11 Jan Whats the impact of the Cloud ‘Technological’ Industrial Revolution?
This is a subject id love to see more discussion and dialogue about. Interestingly as a science fiction genre there have been some thought provoking TV series such as the Netflix’s “Black Mirror” to films like “Automata”, “iRobot”, “Minority Report” and many more all of which cover the social effects of human interaction with technology but primarily from a dystopian point of view.
We’re living in a time period that has virtually no parallels when discussing the ubiquity of the Cloud, Internet, automation and technology. Thus the social effects these new technologies are producing are all essentially unique to our age. That said there are some comparisons that can be drawn from previous Industrial Revolutions like the Industrial Revolution of the 1700s that swept Victorian Britain and eventually Europe turning Imperial Britain into an economic powerhouse colloquially known as the “The workshop of the World”. This revolution took place prior to the abolition of slavery. The capital Britain acquired from the Transatlantic ‘African’ Slave Trade allowed Britain, Europe and the Americas to Industrialise and automate into a consumer oriented commercial model the world had never seen before.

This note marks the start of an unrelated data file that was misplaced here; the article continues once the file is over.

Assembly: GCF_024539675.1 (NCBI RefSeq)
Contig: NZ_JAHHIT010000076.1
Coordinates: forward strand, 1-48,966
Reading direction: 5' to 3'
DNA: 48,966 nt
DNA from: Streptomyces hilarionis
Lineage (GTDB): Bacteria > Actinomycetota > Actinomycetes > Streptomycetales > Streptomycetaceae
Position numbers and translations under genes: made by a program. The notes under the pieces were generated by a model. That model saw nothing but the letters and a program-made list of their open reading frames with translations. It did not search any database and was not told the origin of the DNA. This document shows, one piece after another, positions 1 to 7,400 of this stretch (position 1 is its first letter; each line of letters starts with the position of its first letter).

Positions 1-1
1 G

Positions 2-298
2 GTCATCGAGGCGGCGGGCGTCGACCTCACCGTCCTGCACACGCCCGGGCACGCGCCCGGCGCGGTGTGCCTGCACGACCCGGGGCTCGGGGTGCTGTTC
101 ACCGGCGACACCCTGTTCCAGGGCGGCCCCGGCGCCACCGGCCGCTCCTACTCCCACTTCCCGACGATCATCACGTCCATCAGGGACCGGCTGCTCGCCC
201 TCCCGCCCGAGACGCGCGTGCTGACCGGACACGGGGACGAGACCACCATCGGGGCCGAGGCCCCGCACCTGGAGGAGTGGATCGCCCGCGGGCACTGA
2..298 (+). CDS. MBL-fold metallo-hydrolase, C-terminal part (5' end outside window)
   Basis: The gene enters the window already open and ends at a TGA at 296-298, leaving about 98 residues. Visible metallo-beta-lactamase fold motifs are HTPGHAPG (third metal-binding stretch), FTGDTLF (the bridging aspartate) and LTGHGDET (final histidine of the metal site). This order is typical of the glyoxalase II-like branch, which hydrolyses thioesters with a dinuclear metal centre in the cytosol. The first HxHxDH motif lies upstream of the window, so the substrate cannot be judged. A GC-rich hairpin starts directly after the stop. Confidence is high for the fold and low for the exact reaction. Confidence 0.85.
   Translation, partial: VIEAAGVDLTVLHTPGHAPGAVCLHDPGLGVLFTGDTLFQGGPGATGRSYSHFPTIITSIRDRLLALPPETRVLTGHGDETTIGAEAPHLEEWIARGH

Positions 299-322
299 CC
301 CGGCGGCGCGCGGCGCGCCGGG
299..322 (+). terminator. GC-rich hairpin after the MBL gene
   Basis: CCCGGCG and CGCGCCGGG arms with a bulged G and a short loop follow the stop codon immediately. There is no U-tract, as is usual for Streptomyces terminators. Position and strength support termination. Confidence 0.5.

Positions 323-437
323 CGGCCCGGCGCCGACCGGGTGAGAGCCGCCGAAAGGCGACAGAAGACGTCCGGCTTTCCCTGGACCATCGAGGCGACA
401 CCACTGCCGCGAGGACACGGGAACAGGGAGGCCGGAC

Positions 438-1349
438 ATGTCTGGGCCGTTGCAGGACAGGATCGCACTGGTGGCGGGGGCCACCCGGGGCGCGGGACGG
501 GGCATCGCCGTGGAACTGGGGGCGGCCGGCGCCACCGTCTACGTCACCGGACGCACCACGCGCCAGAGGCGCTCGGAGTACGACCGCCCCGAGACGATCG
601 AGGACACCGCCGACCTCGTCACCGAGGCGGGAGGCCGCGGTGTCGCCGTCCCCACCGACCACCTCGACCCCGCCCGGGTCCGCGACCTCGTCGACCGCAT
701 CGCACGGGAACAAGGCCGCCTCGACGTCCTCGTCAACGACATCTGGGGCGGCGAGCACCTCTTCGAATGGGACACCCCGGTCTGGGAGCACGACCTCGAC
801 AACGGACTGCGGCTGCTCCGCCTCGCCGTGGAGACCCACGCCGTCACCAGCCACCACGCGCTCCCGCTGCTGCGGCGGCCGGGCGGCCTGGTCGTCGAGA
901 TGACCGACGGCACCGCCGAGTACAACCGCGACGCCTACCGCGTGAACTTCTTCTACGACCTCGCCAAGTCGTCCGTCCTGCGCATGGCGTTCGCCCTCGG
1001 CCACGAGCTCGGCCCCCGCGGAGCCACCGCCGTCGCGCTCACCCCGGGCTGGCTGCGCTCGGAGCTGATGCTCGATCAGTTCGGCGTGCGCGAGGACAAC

Both periods, now and today, ushered in revolutionary social transformation due to these new changes in manufacturing and automation. The biggest impact was on the job sector. In the Victorian Industrial Revolution in Britain many jobs were automated out of existence due to many new inventions and improvements in manufacturing processes. There was though a great deal of resistance including violent resistance such as the Luddite rebellion which resulted in the destruction of factory machinery and Industrial equipment with the entire nation being engulfed in this workers insurrection. Much like the consumerism that was spurned on by the Industrial Revolution of the 18th Century, the ubiquity of Cloud, Artificial Intelligence and Automation touches virtually all areas of the planet, and many parts of our lives. The key difference now though is technology via the Cloud or Internet is embedded in the human experience. Be that via social media, smartphones, or Over The Top (OTT) internet services and utilities, technology is now part and parcel of the human experience shaping our lives and day to day experiences and interactions.